British Airways has asked its 40,000 staff to work without pay for up to a month as the ailing airline seeks to cut costs.

The airline, which lost a record $657 million in 2008 amid surging fuel prices and a collapse in premium-fare passengers, is seeking to reduce costs dramatically and has already offered staff unpaid leave or a reduction in hours.

Willie Walsh, BA’s chief executive, has now gone a step further by asking staff to volunteer for between one and four weeks of unpaid work in what he says is a "fight for survival."

Walsh, who said last week that he would work for free in July, has set a deadline of June 24 for employees to volunteer for unpaid work. He said that the salary deductions would be spread over three to six months wherever possible.

BA denied that those staff who volunteered for unpaid work would be given preference if the airline imposes a further round of lay-offs.

The airline is currently negotiating pay deals and job reductions with its ground handling staff, pilots and cabin crew, who have been told that the airline needs to settle discussions by the end of the month. In total, BA is thought to be seeking as many as 4,000 job cuts, including 2,000 voluntary redundancies among the 14,000 cabin crew.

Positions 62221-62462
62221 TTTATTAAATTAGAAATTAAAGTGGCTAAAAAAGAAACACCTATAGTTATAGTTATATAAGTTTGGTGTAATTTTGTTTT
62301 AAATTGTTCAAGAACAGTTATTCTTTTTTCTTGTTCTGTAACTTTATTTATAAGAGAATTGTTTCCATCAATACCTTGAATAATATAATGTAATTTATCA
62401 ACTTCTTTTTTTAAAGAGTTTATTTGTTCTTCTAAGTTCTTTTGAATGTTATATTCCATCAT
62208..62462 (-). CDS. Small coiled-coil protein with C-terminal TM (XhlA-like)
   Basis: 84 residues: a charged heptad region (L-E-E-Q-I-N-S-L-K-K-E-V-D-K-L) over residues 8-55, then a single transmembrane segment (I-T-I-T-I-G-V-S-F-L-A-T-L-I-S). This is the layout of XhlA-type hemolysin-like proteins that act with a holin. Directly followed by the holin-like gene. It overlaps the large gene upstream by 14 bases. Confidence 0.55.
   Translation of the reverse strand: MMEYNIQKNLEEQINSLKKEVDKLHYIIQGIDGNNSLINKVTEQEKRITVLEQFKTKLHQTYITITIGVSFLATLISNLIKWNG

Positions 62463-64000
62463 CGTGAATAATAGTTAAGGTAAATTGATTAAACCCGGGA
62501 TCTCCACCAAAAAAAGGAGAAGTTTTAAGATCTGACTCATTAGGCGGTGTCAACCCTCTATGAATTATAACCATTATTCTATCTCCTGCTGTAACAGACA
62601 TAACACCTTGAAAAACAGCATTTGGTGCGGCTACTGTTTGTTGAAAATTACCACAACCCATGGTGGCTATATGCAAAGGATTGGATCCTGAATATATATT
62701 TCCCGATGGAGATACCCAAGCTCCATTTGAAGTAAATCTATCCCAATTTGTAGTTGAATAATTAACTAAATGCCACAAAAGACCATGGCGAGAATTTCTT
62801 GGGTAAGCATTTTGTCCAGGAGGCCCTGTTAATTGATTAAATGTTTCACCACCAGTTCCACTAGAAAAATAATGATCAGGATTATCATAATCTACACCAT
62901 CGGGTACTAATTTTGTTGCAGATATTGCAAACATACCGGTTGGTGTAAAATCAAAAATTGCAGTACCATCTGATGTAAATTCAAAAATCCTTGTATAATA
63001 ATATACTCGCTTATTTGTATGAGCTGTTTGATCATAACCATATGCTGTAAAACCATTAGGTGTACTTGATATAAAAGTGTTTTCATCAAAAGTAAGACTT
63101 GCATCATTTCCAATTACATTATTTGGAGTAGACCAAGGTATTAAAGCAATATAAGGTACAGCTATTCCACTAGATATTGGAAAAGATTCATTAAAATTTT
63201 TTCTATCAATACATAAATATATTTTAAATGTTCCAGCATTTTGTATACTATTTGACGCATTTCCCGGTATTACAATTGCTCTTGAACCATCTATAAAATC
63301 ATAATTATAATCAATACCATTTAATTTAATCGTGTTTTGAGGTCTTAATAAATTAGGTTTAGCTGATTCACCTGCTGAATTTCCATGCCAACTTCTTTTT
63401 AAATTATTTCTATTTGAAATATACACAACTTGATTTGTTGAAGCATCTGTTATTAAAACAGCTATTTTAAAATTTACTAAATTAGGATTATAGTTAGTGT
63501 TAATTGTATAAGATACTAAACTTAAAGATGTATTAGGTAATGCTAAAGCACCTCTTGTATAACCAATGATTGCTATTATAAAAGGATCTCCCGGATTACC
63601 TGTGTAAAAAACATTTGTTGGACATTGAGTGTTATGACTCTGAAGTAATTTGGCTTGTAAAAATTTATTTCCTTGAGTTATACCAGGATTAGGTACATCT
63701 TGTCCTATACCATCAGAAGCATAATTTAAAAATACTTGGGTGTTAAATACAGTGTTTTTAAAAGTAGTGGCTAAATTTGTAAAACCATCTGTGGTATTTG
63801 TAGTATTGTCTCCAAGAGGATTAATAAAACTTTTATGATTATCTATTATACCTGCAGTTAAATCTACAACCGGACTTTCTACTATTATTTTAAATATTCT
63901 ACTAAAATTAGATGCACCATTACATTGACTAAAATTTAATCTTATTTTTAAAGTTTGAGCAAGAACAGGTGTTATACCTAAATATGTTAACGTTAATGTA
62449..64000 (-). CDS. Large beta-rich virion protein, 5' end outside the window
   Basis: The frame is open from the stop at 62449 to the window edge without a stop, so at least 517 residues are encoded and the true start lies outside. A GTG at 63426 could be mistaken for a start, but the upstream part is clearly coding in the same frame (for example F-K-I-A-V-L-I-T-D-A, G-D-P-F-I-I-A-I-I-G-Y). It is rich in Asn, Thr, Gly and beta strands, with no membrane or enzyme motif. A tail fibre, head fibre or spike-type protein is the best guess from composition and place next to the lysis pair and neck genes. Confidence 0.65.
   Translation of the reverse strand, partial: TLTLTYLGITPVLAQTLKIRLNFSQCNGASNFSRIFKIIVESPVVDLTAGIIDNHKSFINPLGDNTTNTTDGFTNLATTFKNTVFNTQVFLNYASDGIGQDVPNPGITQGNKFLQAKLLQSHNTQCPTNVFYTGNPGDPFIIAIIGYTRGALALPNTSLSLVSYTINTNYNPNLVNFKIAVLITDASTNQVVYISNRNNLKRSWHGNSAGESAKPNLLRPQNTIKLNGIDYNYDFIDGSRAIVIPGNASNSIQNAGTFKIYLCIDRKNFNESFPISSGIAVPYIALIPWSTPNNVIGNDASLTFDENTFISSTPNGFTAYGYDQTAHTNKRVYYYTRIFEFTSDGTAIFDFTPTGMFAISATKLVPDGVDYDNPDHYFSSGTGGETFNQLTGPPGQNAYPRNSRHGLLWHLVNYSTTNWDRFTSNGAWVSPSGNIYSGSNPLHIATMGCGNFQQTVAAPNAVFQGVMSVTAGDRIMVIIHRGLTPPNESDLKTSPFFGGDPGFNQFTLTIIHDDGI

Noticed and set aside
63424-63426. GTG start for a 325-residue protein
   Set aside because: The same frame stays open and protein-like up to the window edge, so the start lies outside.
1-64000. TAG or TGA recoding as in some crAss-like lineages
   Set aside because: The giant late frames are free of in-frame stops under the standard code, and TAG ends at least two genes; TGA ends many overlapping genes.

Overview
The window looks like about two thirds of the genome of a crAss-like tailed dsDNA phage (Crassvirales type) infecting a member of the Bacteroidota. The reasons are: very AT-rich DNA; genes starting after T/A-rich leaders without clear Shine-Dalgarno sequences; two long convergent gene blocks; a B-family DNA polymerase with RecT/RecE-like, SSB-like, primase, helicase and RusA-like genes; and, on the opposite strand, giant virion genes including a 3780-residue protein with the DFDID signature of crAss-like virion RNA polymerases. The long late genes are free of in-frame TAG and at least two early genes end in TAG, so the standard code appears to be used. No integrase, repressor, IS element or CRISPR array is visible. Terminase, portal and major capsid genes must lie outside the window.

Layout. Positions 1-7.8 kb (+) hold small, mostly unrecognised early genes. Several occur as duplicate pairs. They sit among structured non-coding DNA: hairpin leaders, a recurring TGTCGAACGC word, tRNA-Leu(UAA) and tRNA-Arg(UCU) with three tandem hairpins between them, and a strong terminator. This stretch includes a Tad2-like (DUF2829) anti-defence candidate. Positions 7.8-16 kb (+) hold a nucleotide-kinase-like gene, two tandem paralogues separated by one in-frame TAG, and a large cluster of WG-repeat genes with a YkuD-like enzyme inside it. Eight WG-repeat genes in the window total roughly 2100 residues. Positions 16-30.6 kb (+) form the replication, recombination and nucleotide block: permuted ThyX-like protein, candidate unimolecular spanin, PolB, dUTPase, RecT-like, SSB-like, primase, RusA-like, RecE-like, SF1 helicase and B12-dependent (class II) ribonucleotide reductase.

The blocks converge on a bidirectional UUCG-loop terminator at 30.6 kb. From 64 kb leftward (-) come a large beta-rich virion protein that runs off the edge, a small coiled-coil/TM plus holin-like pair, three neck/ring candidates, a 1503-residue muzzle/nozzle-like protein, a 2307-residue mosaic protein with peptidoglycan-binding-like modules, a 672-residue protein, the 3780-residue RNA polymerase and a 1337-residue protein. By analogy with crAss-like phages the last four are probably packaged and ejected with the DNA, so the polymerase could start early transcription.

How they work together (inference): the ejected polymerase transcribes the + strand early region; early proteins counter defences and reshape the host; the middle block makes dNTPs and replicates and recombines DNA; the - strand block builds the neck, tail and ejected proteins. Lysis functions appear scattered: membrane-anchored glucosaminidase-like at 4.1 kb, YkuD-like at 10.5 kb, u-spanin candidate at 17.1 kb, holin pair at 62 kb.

Last week, it emerged that BA pays its cabin crew and pilots up to twice as much as rival airlines. The average salary for BA’s 14,000 cabin crew, including bonuses and allowances, is close to $50,000, compared with $24,000 at Virgin Atlantic and $33,000 at easyJet. BA’s pilots earn an average of $176,000, compared with $147,000 at Virgin and $117,000 at easyJet.

The request for volunteers to work for free was made in the company’s BA news magazine. In an article entitled "Action Time," Walsh wrote, "I am looking for every single part of the company to take part in some way. It really counts. We face a fight for survival. These are the toughest trading conditions we have ever seen and there simply are no green shoots."

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